I’ve written quite a bit about online-video contests as a win-win for producers and brands. Unless the agency insists on a giant microsite and excessive media buy, these give brands access to novel creative executions at a great price. And amateur producers can use it to promote their work, and make some bucks.
My support of Xlntads/Poptent is in hopes the startup can bridge the gap between brands (otherwise paying $200,000-$1,000,000 on TV spots in hopes they’ll land well) and the abundance of creative, talented directors who lacks the connections to become a candidate for a major shoot.
So I was rather surprised to see Jared, aka VideoContestKing (see blog) announce that he’s turning down more than $3,000 of prize money because it makes little economic sense for him. Jared, unlike me, has a television-quality production style and that comes with costs that can’t be offset with a year’s supply of Cheetos.
Last week,” said Jared, “I received and email from Right.Org informing me that I had placed 2nd and 7th with two of my video submissions to their contest. The total amount of prize money was $3,034.00. A tidy sum…but not enough for the job. I decided not to sell my creative property at the price point offered by Right.Org.
Here’s one of Jared’s entries, and you can certainly envision it on television:
Jared goes into great detail about his rationale and why it sets a bad precedent for someone making his income on producing television commercials and high-end content. It makes me wonder if Poptent.net can serve a higher niche (certainly that’s Poptent CEO Neil Perry’s vision). In the future, brands will (I strongly believe) engage lower-cost directors and develop a sleuth of TV-ready spots… then they’ll test them without the exhaustive research & revision process that currently goes results in cost-intensive commercial production (insight research, creative platform, message testing, concept testing, final execution). At the end of that process, sadly, we marketers and agencies never quite know if the ad fails or succeeds based on the insight, message approach, or creative execution. But what if you instead contracted with 6-12 producers, and tested numerous treatments online (not just asking “did the consumer like it and remember it?” but “did it increase your propensity to purchase?”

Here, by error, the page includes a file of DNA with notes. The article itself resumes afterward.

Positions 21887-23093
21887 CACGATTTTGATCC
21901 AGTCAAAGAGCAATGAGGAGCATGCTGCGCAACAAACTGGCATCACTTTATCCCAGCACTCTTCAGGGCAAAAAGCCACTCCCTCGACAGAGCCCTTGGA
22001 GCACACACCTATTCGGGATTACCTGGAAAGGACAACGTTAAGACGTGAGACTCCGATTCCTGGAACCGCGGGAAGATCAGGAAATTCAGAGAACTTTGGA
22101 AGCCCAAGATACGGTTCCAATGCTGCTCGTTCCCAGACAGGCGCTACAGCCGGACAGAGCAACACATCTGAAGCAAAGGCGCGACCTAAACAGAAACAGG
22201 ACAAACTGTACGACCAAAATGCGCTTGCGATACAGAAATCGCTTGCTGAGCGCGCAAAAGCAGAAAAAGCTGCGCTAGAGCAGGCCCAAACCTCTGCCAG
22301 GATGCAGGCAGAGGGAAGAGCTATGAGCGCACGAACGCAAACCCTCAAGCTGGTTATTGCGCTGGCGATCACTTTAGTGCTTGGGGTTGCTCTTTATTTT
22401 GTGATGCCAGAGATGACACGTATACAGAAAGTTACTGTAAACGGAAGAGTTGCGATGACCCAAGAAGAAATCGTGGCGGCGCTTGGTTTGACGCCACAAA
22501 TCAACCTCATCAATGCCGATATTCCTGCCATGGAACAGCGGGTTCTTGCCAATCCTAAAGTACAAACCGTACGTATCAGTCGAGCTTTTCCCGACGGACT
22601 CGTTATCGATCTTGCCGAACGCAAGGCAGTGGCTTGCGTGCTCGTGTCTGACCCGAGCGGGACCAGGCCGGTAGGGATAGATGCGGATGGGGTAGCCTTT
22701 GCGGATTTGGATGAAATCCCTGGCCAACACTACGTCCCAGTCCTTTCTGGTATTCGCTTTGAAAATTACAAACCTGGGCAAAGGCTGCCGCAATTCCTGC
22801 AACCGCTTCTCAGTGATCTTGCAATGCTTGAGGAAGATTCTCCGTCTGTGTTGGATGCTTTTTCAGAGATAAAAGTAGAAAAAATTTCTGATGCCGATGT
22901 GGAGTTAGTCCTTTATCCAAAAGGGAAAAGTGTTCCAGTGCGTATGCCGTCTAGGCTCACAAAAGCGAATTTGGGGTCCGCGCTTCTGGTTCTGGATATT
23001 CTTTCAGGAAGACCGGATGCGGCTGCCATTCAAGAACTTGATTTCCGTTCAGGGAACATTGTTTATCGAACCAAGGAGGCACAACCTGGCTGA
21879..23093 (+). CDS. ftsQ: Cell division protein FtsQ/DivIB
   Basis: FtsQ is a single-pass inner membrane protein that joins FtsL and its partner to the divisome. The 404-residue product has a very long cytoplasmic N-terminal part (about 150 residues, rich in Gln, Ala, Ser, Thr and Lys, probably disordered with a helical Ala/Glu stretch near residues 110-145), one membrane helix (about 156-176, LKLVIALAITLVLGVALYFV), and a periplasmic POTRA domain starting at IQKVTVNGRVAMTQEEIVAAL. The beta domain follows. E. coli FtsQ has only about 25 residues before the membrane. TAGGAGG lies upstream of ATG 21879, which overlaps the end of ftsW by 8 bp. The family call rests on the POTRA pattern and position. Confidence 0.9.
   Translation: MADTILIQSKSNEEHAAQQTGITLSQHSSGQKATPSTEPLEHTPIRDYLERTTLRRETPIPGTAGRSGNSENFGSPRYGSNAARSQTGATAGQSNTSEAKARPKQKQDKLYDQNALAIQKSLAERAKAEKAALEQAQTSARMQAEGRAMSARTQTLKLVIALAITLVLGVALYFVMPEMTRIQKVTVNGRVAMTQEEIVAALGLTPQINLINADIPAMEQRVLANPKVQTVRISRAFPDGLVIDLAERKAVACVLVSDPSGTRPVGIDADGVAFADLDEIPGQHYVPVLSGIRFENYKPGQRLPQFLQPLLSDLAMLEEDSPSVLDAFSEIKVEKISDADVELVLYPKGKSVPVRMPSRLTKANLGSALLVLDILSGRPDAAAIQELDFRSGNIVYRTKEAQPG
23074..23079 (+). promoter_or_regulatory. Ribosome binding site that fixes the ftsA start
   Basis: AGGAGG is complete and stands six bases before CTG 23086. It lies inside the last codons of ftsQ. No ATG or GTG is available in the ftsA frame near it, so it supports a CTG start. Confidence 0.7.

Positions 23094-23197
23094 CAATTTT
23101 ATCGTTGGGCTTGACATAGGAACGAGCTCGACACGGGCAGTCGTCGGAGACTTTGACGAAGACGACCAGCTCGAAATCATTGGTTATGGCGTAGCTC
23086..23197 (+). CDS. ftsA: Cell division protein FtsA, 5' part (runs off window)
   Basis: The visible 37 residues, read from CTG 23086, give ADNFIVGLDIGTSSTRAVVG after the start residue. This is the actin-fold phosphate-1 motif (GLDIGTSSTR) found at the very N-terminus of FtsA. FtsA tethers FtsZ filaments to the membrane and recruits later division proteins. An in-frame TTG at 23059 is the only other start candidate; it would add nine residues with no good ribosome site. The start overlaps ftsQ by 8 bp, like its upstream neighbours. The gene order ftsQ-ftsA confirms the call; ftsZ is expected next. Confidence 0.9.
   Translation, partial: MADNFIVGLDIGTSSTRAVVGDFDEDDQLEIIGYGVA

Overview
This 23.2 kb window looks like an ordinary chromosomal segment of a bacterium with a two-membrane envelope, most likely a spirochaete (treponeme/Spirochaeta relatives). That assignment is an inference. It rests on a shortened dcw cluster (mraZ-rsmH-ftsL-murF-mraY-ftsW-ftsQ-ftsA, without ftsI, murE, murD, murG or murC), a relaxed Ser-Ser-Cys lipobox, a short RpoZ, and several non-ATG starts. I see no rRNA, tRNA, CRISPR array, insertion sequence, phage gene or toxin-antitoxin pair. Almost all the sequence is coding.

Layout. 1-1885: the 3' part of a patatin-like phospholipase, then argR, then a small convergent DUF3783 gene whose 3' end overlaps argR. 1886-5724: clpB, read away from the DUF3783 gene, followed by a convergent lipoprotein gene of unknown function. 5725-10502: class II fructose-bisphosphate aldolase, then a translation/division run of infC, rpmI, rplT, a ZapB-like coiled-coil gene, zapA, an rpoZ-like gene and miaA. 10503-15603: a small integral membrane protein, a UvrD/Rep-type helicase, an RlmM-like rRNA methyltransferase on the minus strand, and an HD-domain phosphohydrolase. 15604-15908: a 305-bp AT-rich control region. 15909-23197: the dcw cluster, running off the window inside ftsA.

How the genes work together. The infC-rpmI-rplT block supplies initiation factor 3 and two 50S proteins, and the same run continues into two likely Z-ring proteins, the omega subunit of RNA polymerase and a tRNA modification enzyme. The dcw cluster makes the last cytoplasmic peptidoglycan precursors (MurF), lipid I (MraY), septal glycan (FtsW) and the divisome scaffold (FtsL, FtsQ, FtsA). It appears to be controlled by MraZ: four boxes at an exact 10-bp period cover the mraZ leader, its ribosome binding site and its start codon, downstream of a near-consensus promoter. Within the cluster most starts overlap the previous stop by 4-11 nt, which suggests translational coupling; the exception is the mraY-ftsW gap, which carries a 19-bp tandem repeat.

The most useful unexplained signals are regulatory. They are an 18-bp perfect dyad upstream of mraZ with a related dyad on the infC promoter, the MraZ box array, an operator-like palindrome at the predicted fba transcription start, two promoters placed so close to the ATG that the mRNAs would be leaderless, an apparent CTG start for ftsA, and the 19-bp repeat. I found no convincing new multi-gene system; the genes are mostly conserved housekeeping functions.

Risks are reduced, costs are minimized, risk is mitigated, and the final ad (whose director would get an additional premium for granting TV rights) would be more effective. Jared and I exchanged e-mails on this issue tonight, and he’s given me permission to share some of his thoughts. If you click “more” in this post, you can see some of the dialogue we’ve had. What do you think? Should Jared accept what he’s been awarded, or stand his ground with hopes of making a point?